As we count the weeks before the holiday shopping season begins, most of us have already began preparing our Christmas wish list (and bracing our wallets in the process) for that very special LEGO set that we’re eyeing on for so long. We naturally love LEGO, and because we know that our LEGO collection is varied only as far as our budget will allow us, it is only normal that we take advantage of any promotions or discounts that either LEGO (through Double or Triple VIP points) or other legitimate online selling platforms such as Amazon, are offering. However, this also means that unscrupulous individuals will also be equally aggressive in trying to scam you for your hard-earned cash, and they will do so in very clever and ingenious means. Such as the case of these fake LEGO shopping websites that were brought to our attention by concerned LEGO community member Hoth Bricks.
According to their report, there are now a handful of fake LEGO shopping websites that actively seek to deceive LEGO fans in buying from their site. Their site is even made to look very much the same as that of shop.LEGO.com, with its layout and design closely resembling the real thing. Take a look at this screenshot from legovipclub.com.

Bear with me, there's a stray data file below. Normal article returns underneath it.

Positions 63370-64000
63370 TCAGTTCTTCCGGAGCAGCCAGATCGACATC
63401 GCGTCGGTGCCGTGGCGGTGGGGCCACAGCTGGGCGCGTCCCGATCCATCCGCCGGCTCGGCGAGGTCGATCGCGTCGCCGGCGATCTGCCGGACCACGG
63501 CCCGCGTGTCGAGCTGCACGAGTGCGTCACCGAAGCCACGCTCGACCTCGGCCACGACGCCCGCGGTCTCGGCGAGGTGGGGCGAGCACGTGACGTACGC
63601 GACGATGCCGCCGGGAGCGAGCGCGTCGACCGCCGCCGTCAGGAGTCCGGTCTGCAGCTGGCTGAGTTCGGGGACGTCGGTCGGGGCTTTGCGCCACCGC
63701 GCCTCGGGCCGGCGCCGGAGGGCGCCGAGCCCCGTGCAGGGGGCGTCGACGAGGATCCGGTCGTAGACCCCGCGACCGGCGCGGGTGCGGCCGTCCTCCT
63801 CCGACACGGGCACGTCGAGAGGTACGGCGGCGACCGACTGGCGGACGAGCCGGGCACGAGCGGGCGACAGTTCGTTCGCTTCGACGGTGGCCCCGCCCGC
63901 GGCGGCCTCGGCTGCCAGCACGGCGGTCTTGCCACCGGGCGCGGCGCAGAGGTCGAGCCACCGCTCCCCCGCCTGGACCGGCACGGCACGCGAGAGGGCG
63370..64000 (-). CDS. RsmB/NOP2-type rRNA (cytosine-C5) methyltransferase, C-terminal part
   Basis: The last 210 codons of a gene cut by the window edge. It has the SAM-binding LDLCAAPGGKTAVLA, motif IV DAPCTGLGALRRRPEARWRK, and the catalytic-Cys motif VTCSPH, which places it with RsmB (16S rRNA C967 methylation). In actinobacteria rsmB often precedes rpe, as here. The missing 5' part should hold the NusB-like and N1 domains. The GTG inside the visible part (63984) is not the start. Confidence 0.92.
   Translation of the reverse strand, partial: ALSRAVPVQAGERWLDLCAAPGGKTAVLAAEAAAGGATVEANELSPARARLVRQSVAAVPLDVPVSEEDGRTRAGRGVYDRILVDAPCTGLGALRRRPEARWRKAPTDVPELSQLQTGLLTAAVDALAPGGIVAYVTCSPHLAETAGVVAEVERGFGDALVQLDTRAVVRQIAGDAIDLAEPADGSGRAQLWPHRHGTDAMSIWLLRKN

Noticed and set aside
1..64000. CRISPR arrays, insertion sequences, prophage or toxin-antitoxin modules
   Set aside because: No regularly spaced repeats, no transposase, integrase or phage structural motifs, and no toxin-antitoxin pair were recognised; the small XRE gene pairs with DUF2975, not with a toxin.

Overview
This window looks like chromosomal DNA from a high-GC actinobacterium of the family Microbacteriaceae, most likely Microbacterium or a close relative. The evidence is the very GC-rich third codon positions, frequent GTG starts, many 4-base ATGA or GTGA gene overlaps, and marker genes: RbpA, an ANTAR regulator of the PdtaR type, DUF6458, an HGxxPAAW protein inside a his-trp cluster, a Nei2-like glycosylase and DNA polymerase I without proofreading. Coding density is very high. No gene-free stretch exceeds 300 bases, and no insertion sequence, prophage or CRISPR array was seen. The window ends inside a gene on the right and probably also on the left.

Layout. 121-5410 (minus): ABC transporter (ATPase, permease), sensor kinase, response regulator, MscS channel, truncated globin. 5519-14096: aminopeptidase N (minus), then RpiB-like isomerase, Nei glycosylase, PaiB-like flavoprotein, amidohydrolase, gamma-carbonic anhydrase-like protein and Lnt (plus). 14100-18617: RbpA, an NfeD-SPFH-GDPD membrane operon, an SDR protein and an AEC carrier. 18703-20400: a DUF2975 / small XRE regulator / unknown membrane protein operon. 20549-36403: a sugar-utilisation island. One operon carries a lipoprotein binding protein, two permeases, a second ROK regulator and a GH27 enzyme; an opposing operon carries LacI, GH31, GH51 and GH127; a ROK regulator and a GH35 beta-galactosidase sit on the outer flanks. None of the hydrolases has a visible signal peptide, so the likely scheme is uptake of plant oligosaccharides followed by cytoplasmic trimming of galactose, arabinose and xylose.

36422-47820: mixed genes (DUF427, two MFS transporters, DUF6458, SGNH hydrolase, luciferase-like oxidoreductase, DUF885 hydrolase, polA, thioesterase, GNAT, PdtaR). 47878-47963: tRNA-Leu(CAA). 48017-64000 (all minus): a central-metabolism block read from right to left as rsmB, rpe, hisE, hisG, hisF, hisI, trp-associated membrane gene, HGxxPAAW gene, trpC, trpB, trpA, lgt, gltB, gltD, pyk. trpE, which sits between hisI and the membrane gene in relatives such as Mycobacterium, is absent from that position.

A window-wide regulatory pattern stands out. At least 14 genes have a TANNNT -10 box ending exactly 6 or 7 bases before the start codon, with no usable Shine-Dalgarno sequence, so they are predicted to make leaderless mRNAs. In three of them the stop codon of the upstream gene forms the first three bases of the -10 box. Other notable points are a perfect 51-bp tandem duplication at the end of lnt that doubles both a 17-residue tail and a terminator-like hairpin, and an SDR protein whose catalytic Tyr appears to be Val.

This site offers outrageously low prices that will make you spill your coffee out of excitement. However, as other LEGO fans will attest, some of their orders (and after paying in the process) never arrived on their doorsteps. Worse, even if a particular set do arrive, what they eventually received was a fake, Lepin set – this is raw, shameless, marketing deception at the highest levels. Online, they peddle their items as genuine LEGO sets complete with lifted official images and product descriptions, and will even advertise on social media sites like Facebook just to land a sale.
Other than the legovipclub, other sites to watch out for are legoeu.com, legoengland.com or legoca.com. The general rule of thumb is, if the advert or offer is too-good-to-be-true then it is exactly what is: a dubious scam that you better avoid. Remember to shop only at legitimate sites like shop.LEGO.com and Amazon. Yes, authentic LEGO sets may be hard on the wallet, but an excellent and well-made toy that will last for a life time is with a doubt, a worthy investment.
Thanks once again to Hoth Bricks for alerting us about these fake LEGO shopping websites. Be safe and stay tuned here on the Brick Show for more LEGO news and updates.